Don't-Miss Component Stories
The company is using Bluetooth to build location-based marketing systems.
PCs and servers slump but software, components for mobile devices and good economic news generate optimism
Intel's Galileo board will be based on the extremely low-power Quark processor.
Tokyo's world-famous Akihabara district lost one of its signature stores on Saturday, and with it a piece of the area's rich electronics history faded away.
Another memory vendor expects to ship DDR4 this year, but Intel and AMD don't expect to support the new memory boards with their processors until late 2014 or early 2015.
A study by AMD and the Department of Energy showed a higher supercomputer had more memory problems.
Bitcoin's street price is surging, and even mainstream PC makers are scrambling to make money off the gold rush.
Researchers have found a new way to tune the radio frequency in smartphones and other wireless devices that promises to reduce costs and improve performance of semiconductors used in defense, satellite, and commercial communications.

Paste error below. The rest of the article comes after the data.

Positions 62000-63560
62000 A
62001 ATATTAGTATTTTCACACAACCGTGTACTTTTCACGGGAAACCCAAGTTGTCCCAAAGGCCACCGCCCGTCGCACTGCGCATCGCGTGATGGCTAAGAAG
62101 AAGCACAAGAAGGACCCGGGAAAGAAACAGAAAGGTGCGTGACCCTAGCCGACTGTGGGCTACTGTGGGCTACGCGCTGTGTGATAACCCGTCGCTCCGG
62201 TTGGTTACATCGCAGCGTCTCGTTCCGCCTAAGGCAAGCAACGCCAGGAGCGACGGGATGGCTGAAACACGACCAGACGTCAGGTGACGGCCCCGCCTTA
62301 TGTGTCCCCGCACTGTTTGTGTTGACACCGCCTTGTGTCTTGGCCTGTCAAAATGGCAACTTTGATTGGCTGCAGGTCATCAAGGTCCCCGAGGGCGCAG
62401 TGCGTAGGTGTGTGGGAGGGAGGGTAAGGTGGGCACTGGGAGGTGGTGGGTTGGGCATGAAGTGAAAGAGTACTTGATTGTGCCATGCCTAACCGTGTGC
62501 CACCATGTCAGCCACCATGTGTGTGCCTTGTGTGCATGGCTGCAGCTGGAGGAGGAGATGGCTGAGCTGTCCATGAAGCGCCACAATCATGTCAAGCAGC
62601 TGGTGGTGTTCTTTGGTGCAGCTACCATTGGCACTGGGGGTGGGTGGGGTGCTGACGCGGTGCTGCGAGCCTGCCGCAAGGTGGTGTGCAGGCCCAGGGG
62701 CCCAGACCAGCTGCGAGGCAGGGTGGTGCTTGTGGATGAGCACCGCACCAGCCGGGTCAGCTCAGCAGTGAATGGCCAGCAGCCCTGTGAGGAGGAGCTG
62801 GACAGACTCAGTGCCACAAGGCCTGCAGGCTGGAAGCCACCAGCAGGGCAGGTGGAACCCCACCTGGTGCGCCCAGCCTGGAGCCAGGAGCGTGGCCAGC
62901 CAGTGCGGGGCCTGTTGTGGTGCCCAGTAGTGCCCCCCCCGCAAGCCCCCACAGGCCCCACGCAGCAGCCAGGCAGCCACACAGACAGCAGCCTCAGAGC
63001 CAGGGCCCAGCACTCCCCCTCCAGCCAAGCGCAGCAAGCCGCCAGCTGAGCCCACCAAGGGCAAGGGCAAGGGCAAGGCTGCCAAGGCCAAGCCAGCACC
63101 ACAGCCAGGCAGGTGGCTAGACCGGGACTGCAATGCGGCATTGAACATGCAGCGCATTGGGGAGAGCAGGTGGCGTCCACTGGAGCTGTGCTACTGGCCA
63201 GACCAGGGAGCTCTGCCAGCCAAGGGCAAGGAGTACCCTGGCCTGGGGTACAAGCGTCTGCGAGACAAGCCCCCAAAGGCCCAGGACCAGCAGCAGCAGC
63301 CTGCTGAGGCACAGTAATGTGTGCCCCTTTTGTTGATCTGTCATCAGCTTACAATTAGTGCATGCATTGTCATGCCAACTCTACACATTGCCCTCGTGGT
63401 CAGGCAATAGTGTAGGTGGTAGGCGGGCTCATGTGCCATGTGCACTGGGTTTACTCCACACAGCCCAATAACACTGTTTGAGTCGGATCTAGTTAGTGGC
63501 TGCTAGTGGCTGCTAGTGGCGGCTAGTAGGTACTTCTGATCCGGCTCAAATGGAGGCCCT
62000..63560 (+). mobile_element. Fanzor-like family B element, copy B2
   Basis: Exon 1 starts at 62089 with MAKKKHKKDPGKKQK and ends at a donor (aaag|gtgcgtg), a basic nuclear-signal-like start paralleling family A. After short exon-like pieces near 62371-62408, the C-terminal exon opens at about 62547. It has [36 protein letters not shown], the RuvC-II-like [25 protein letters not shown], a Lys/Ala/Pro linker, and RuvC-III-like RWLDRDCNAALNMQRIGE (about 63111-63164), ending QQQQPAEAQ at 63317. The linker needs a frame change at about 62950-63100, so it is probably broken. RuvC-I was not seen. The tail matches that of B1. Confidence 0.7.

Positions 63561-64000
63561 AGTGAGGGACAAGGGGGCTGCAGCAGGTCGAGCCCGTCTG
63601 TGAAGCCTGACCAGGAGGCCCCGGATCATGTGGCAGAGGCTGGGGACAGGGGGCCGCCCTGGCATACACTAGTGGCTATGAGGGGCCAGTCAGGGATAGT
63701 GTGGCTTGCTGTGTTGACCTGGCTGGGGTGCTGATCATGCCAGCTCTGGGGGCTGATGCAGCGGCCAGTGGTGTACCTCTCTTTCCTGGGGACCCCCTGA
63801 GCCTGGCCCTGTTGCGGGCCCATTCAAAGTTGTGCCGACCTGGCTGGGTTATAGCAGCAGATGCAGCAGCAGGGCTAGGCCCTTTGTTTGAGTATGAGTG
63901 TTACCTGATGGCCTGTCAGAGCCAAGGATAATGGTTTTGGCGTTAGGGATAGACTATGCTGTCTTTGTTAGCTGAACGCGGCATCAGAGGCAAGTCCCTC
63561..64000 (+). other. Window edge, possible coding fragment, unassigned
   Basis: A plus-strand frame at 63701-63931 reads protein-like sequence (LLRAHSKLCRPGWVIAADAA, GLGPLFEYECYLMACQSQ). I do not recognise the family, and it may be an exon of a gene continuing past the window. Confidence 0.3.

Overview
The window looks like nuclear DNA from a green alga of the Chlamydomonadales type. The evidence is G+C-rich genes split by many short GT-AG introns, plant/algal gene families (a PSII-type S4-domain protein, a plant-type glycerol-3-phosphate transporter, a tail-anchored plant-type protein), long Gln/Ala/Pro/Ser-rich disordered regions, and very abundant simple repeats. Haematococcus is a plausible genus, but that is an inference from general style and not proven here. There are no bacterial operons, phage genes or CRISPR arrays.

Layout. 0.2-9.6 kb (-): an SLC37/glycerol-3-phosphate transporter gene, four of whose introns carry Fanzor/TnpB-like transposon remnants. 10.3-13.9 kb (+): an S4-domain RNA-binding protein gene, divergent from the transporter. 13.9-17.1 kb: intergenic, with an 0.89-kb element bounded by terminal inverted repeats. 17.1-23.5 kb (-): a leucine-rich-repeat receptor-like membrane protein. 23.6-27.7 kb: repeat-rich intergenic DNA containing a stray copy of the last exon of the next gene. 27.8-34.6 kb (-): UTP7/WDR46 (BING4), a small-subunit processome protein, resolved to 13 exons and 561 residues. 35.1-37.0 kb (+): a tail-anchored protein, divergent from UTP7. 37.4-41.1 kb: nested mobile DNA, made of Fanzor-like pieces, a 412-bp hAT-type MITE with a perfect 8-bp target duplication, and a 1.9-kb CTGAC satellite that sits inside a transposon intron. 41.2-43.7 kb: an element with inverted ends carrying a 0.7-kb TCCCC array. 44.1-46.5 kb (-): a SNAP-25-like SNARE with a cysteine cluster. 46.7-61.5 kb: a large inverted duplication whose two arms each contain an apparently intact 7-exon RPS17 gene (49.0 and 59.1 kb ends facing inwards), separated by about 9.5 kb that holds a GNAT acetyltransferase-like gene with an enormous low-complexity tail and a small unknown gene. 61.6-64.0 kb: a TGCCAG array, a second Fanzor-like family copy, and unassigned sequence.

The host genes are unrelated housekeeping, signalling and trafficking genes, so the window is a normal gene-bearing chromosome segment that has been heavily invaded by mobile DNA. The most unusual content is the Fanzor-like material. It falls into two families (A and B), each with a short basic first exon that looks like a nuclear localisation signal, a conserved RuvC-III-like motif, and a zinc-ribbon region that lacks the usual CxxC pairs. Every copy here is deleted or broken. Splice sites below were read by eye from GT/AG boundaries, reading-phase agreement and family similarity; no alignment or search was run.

As the computing world splinters into diverse niches and form factors, let's remember that all these devices share the same background.
The equipment is big and expensive, with the research costs at almost US$500,000. But by just using retail components, Chinese professor Chi Nan has built her own Li-Fi wireless system that can use LED lights to send and receive Internet data.
GPUs get faster and faster with each generation. Now they are at the point where they no longer give a benefit to certain monitors.
The first Bay Trail tablets that have already been announced run on Windows 8.1 and start at $299. New tablets running Android will be in stores by Thanksgiving weekend, said Intel's CEO.
MediaTek is promising smartphone buyers they will get more bang for their buck now that it plans to introduce its LTE chipsets and use ARM's upcoming 64-bit processor designs.